Waffle the guide dog
STRATHEARN guide dog owners have appealed for people to think before stopping to pet their dogs.
Jacky Hart, from Monzievaird, and Alistair Lyle, from Crieff – who are both visually impaired – have had a few frightening experiences when people have approached their dogs unexpectedly.
“People are dog lovers and it is their instinct to approach them,” said Jacky, “but as with any dog, you should ask the owner first. And because we can’t see people approaching, it can be very scary when suddenly someone is looming in front of us to talk to our dog.
“It is great that people take an interest in the dogs, but please do so in the correct manner.”
When guide dogs have a yellow harness on, they are working. Young dogs can be easily distracted and Jacky explained that often people think she is being rude when she asks them not to pet her dog when it is working.
She said: “It can also be frustrating if people continue to touch the dog without paying any attention to what you are saying.
“I had my dog dragged across the High Street in Perth one day because a man wanted his three children to see it even though I tried to explain the dog was working.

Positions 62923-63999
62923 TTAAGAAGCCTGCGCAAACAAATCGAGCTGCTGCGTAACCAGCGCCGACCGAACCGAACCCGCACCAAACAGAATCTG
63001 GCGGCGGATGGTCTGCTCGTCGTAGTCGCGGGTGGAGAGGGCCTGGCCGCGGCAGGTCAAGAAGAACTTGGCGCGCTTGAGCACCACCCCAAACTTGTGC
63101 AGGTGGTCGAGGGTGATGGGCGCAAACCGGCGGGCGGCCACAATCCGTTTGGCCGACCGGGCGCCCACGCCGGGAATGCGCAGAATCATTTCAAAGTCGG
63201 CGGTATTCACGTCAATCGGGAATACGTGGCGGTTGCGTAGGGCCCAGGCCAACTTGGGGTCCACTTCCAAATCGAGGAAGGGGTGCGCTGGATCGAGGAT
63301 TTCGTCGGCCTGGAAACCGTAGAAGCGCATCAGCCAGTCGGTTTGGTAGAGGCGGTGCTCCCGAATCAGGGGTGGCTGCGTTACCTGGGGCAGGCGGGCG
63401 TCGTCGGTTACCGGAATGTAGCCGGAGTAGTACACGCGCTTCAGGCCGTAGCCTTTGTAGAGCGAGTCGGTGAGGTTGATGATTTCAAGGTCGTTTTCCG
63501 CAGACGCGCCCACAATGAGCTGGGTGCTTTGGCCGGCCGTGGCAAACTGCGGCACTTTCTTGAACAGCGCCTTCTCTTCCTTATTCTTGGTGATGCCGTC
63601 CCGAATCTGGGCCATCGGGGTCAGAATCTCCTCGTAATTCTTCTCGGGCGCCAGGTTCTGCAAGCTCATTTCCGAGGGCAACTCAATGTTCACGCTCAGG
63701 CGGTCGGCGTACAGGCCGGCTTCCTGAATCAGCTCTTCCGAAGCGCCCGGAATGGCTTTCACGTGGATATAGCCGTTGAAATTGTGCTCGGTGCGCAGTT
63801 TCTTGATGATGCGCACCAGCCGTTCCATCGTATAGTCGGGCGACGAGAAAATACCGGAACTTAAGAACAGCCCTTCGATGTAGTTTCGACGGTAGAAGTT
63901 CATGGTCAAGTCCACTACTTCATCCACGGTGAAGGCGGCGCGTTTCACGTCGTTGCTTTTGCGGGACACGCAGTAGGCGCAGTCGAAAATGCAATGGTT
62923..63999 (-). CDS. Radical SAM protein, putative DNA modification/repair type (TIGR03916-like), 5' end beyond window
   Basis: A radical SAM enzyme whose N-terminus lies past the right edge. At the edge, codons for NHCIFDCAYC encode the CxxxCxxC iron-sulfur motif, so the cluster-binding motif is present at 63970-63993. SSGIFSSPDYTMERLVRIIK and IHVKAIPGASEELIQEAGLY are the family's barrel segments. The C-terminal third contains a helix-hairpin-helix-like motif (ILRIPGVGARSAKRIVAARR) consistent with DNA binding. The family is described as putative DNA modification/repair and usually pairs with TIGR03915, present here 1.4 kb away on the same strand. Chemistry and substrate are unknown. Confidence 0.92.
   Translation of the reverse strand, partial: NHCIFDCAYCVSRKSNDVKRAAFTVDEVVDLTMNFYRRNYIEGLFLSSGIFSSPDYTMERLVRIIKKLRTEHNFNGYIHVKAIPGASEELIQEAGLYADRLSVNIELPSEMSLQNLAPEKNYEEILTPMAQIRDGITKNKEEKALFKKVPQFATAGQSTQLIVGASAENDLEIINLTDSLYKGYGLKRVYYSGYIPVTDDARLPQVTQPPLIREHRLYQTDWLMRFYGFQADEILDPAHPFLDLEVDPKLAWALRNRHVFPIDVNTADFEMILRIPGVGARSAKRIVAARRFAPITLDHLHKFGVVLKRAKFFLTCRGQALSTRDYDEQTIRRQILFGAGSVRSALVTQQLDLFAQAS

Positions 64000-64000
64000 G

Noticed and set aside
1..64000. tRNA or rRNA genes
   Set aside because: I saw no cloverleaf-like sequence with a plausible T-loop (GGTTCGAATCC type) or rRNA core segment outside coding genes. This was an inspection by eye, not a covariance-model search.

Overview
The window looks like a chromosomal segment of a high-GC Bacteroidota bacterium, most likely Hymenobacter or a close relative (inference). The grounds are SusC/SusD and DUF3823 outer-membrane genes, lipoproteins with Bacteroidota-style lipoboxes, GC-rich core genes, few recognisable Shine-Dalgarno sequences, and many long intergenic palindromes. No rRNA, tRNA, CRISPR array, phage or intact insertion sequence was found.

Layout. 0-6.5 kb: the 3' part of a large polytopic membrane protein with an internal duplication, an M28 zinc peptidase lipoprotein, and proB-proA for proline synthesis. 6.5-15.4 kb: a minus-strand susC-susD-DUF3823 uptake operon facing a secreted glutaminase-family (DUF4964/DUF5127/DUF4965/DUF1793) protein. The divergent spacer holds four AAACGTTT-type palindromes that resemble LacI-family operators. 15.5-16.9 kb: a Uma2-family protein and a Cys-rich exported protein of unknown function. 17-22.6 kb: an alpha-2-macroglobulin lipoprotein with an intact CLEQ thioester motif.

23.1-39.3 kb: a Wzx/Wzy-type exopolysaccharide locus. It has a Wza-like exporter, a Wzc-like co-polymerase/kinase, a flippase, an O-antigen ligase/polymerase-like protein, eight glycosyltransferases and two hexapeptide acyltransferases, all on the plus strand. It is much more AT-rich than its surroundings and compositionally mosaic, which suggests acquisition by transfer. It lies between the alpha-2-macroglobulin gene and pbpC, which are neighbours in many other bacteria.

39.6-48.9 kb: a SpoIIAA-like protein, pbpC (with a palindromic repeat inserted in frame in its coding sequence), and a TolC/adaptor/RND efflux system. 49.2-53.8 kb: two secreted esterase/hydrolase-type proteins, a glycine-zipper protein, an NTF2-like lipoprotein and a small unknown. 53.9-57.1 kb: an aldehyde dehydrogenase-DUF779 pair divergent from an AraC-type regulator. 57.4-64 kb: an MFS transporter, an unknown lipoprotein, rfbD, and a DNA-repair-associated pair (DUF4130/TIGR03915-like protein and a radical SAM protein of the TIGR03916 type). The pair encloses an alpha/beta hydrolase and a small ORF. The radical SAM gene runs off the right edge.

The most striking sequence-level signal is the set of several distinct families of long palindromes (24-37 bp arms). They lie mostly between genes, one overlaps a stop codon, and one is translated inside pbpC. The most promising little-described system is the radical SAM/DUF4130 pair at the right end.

“It is just common etiquette to ask first and most times we will say yes. If we say no it is because the dog is working and we are in a hurry to get somewhere.”
Alistair added: “If you see a guide dog and want to clap it - think first before you act. People don’t seem to realise that the dog is an extension of us and is effectively our eyes so anyone interfering with the dog could be compromising our safety. You don’t always know, as with any dog, how it will receive the attention.”
Paul Garty, Dog Care and Welfare Advisor of Guide Dogs Scotland, also warned on the danger of strangers feeding dogs with “treats”.
He said: “Guide dogs are fed carefully balanced complete diets containing all their essential vitamins and nutrients to keep them healthy. From a very young age, they are encouraged to ignore ‘temptations’ when they are in social situations.
“Obesity is one of the biggest issues dealt with by vets across the country with pet dogs. Obesity can lead to heart disease, arthritic problems, diabetes, increased risk under a general anaesthetic and an overall reduced life expectancy.
“Guide dogs are no different. Tempting them with titbits encourages them to look for food and not where they are going so for all the reasons mentioned please do not feed a working guide dog in any situation.”